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Community celebrates with fair, cookout

Rev. Richard Carter grills up burgers and hot dogs during the Community Health Fair Thursday.

Rev. Richard Carter grills up burgers and hot dogs during the Community Health Fair Thursday.

As they placed the colored chips on their Bingo cards, Tilea Spencer, 7, and Jaelyn Roberts, 6, reflected on the past few weeks.

“We did a lot of fun things here,” Tilea said of her time at the Youth Empowerment Activities summer camp.

Both girls said, almost in unison, their favorite activity during the month-long camp was swimming.

“Going to the pool and spending time with everybody,” Tilea and Jaelyn said.

Jaelyn also said she made a lot of friends during the camp.

Thursday was the culmination of the camp with a Community Health Fair and cookout for the children and their families, as well as the surrounding Ninth Street community.

Mollie Stevens, prevention and development manager for the Family Guidance Center, has helped coordinate the YEA camp since it began in 2006 and said more and more children join each year. The camp is also sponsored by the Appalachian Family and Children First Council, Our Lady Bellefonte Hospital and the Ironton Metropolitan Housing Authority.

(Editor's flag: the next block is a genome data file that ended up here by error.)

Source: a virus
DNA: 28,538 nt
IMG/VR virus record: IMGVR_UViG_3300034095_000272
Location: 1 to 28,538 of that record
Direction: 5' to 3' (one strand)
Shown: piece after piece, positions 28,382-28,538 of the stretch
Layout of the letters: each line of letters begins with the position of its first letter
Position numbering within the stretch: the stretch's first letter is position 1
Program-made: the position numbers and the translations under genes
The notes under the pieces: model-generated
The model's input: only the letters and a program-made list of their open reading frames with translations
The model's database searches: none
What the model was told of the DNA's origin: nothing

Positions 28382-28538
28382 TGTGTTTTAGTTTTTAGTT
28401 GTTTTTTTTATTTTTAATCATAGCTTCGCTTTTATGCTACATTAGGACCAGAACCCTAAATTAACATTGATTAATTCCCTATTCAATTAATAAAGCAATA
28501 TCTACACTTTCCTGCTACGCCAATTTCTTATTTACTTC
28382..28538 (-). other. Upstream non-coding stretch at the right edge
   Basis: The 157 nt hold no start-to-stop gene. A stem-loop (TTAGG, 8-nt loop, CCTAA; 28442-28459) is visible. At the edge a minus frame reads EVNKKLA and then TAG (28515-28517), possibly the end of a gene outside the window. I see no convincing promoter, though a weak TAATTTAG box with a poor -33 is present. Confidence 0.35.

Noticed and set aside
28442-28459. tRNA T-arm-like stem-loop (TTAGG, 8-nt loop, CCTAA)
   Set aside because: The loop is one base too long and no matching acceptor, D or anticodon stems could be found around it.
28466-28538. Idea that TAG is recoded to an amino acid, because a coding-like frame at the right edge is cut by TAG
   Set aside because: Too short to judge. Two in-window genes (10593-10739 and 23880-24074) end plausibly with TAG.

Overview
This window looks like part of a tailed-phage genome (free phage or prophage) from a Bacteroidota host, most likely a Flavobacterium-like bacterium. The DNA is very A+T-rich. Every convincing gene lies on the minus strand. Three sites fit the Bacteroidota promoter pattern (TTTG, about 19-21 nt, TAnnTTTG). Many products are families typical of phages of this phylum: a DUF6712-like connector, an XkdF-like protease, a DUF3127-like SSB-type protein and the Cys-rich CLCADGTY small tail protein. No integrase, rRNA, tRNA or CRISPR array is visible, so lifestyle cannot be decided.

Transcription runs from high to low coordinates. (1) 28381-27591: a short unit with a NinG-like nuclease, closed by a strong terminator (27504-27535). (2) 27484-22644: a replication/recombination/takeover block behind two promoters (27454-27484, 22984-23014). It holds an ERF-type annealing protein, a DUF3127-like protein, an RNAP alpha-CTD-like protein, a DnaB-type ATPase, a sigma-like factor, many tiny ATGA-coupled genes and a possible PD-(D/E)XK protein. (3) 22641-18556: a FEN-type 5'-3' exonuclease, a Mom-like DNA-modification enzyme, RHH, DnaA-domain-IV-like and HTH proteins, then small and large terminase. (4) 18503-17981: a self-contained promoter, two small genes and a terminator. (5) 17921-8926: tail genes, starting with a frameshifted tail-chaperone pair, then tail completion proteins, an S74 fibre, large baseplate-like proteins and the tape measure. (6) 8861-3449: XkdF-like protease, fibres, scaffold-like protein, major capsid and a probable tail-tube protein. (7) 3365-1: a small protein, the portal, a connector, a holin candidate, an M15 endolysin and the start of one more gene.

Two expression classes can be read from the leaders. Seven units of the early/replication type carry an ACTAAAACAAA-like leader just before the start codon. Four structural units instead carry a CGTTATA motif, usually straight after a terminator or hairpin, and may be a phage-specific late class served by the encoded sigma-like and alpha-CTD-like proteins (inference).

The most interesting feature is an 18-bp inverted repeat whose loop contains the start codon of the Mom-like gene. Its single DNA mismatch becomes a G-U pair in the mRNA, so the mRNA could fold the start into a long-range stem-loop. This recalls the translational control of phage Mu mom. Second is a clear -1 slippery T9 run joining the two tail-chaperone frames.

“It gives the children the opportunity to try different activities, especially the younger ones,” Stevens said. She also said the camp puts the children in contact with positive adult role models in the community.

In addition to swimming at Sta-Tan Pool, the children visited the Ohio Horse Park and Spare Time Recreation, tended to their plots at the community garden, made crafts and played sports and games.

The cookout Thursday rounded out the month with more games, inflatables, a look inside an Ironton fire truck and a health fair for the adults.

OLBH gave free lipid profiles and blood sugar and blood pressure screenings, while other county agencies handed out information and freebies.

Outside, the Rev. Richard Carter and Haywood Ferguson Jr. volunteered to man the grill of hamburgers and hotdogs.

Carter said the men volunteer each year for the love of the community and the children.

“We need to get the children away from the computer and the iPods and show them there are other activities out there,” Carter said.